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In vitro comparison of the effects of two forms of hydroxyethyl starch solutions on platelet function in dogs

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  • 1 Veterinary Medical Teaching Hospital, School of Veterinary Medicine, University of California, Davis, CA 95616.
  • | 2 Departments of Surgical and Radiological Sciences, School of Veterinary Medicine, University of California, Davis, CA 95616.
  • | 3 Departments of Surgical and Radiological Sciences, School of Veterinary Medicine, University of California, Davis, CA 95616.
  • | 4 Departments of Anatomy, Physiology and Cell Biology, School of Veterinary Medicine, University of California, Davis, CA 95616.

Abstract

Objective—To evaluate the effect of 2 hydroxyethyl starch (HES) preparations (ie, HES solution with a molecular weight of 600 kd and a degree of substitution of 0.7 [HES 600/0.7] and a calcium-containing polyionic HES solution with a molecular weight of 670 kd and a degree of substitution of 0.75 [HES 670/0.75]) on canine platelet function.

Sample Population—Blood samples from 10 healthy adult dogs.

Procedures—Dilution of citrated whole blood was performed with saline (0.9% NaCl) solution, HES 600/0.7, and HES 670/0.75 at ratios of 1:9 (ie, 1 part saline solution or colloid to 9 parts whole blood) and 1:3. Measurements of time to platelet plug formation in a capillary tube (ie, closure time) were made by use of a bench-top platelet function analyzer with collagen and ADP platelet agonists.

Results—Mean baseline closure time was 68.0 ± 15.3 seconds. A 1:3 dilution of whole blood with saline solution, HES 600/0.7, and HES 670/0.75 resulted in mean closure times of 85.8 ± 15.7 seconds, 100.6 ± 18.6 seconds, and 101.6 ± 16.2 seconds, respectively. Closure time following 1:3 dilution of whole blood with saline solution was significantly different from baseline and from 1:9 dilution with saline solution. Closure time following 1:3 dilution of whole blood with HES 670/0.75 was significantly different from baseline, 1:3 and 1:9 dilutions with saline solution, and 1:9 dilutions with HES 600/0.7 or HES 670/0.75.

Conclusions and Clinical Relevance—Saline solution, HES 600/0.7, and HES 670/0.75 affect canine platelet function by prolonging closure times; HES solutions prolonged closure time to a greater extent than saline solution.

Abstract

Objective—To evaluate the effect of 2 hydroxyethyl starch (HES) preparations (ie, HES solution with a molecular weight of 600 kd and a degree of substitution of 0.7 [HES 600/0.7] and a calcium-containing polyionic HES solution with a molecular weight of 670 kd and a degree of substitution of 0.75 [HES 670/0.75]) on canine platelet function.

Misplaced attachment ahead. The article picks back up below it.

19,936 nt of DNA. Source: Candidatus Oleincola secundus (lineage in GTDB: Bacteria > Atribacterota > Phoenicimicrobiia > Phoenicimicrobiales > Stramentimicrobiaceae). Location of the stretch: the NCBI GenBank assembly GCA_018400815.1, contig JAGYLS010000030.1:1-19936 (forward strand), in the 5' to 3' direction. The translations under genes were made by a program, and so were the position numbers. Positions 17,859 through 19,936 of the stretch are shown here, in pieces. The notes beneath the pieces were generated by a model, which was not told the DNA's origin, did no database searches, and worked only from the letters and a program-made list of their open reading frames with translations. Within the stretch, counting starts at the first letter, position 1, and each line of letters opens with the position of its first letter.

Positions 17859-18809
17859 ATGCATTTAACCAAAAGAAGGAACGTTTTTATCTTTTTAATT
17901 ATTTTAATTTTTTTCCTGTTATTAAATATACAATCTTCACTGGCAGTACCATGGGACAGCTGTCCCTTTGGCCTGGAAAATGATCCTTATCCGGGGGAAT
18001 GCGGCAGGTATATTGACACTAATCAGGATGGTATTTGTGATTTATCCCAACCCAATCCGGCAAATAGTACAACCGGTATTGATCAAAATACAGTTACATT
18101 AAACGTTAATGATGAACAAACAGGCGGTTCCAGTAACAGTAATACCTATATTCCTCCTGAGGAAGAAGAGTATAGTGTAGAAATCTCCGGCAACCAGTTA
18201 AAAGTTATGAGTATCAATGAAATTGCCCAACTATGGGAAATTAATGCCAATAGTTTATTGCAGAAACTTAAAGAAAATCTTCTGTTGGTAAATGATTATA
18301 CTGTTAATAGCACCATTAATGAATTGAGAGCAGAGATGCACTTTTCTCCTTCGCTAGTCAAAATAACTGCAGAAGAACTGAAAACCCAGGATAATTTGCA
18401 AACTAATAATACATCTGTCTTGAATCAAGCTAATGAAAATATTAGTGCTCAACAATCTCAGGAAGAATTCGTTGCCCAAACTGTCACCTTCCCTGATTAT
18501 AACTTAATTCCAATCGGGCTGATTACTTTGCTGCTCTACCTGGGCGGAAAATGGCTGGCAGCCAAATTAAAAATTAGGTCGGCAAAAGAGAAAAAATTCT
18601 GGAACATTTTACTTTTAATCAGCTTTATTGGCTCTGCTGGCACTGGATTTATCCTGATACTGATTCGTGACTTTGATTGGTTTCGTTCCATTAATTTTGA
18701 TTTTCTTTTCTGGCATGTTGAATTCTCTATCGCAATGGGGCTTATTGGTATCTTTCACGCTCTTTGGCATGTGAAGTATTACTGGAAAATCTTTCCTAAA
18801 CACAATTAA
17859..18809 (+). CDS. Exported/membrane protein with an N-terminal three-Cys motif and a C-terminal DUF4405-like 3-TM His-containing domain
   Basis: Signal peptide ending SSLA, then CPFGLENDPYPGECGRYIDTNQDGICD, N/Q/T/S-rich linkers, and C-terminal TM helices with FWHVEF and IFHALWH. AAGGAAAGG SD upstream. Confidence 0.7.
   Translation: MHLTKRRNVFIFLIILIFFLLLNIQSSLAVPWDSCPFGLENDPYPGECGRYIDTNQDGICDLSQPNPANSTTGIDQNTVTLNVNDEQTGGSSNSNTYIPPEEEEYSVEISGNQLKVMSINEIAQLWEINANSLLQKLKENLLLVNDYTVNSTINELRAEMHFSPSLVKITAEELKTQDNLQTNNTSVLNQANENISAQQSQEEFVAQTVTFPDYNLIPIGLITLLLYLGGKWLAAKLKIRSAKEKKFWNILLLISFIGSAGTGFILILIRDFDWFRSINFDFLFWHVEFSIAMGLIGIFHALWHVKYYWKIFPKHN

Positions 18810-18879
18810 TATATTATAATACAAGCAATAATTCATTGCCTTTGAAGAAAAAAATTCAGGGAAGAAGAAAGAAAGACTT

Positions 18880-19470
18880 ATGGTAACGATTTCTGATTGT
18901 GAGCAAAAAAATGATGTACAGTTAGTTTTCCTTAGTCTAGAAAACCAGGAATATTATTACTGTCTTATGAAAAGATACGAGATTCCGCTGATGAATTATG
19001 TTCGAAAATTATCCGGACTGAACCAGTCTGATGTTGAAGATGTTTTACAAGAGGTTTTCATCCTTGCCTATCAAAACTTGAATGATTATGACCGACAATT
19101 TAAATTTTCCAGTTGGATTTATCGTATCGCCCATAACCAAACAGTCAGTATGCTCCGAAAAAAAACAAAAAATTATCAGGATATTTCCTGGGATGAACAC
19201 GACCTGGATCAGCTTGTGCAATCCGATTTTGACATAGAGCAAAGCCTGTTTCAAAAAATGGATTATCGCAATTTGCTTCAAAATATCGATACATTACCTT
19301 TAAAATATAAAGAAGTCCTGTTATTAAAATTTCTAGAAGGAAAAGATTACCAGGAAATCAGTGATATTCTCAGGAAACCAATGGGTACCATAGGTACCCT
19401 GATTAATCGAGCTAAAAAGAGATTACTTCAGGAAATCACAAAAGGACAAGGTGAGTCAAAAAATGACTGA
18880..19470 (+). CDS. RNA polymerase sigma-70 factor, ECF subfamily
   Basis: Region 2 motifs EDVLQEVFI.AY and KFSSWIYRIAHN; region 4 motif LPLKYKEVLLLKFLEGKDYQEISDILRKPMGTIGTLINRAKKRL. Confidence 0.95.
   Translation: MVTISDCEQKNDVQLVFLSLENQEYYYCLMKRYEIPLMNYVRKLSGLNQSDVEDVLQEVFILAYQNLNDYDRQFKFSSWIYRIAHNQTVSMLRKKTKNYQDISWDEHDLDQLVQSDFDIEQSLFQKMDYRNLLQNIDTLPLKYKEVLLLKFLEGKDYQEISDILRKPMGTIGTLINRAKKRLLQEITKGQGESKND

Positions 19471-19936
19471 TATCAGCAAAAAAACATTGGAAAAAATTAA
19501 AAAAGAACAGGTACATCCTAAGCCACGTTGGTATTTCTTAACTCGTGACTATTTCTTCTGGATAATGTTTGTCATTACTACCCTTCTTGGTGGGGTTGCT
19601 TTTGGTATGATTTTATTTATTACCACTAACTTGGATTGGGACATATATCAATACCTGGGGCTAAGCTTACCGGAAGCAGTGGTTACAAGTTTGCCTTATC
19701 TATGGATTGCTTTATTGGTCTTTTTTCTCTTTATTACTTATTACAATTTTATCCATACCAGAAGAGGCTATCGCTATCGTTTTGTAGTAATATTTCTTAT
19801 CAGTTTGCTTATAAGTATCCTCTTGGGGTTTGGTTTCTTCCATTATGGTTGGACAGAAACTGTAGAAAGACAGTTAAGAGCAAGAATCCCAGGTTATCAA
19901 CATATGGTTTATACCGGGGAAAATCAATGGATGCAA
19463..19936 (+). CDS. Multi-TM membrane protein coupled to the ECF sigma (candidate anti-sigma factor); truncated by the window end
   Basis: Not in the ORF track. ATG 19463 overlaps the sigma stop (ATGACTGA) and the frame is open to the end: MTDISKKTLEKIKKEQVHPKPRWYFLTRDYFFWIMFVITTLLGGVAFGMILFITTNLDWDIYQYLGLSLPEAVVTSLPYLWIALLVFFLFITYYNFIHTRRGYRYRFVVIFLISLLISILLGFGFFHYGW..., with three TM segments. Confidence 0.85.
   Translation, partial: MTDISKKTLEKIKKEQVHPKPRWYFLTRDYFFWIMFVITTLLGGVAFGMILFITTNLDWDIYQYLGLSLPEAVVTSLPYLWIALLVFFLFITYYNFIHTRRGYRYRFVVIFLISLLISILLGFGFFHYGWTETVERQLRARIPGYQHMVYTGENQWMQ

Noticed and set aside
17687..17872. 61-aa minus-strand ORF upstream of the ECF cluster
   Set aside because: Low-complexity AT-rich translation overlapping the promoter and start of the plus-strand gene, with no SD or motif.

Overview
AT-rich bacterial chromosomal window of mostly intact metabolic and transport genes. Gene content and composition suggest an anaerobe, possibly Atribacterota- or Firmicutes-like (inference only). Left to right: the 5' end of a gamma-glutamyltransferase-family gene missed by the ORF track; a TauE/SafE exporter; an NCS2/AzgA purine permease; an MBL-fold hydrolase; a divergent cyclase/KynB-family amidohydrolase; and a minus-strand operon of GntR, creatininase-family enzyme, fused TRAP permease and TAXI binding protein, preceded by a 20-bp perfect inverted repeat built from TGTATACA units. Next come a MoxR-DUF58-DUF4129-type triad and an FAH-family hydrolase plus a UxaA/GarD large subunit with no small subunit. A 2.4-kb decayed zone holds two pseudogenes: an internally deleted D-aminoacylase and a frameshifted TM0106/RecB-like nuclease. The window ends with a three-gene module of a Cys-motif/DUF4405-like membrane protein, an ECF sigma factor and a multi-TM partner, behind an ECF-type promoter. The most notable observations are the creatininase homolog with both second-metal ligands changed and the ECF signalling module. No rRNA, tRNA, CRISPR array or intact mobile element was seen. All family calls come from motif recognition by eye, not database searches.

Sample Population—Blood samples from 10 healthy adult dogs.

Procedures—Dilution of citrated whole blood was performed with saline (0.9% NaCl) solution, HES 600/0.7, and HES 670/0.75 at ratios of 1:9 (ie, 1 part saline solution or colloid to 9 parts whole blood) and 1:3. Measurements of time to platelet plug formation in a capillary tube (ie, closure time) were made by use of a bench-top platelet function analyzer with collagen and ADP platelet agonists.

Results—Mean baseline closure time was 68.0 ± 15.3 seconds. A 1:3 dilution of whole blood with saline solution, HES 600/0.7, and HES 670/0.75 resulted in mean closure times of 85.8 ± 15.7 seconds, 100.6 ± 18.6 seconds, and 101.6 ± 16.2 seconds, respectively. Closure time following 1:3 dilution of whole blood with saline solution was significantly different from baseline and from 1:9 dilution with saline solution. Closure time following 1:3 dilution of whole blood with HES 670/0.75 was significantly different from baseline, 1:3 and 1:9 dilutions with saline solution, and 1:9 dilutions with HES 600/0.7 or HES 670/0.75.

Conclusions and Clinical Relevance—Saline solution, HES 600/0.7, and HES 670/0.75 affect canine platelet function by prolonging closure times; HES solutions prolonged closure time to a greater extent than saline solution.

Contributor Notes

Presented in part at the 12th International Veterinary Emergency and Critical Care Symposium, San Antonio, Texas, September 2006.

Supported by the Center for Companion Animal Health, School of Veterinary Medicine, University of California, Davis.

Address correspondence to Dr. Wierenga.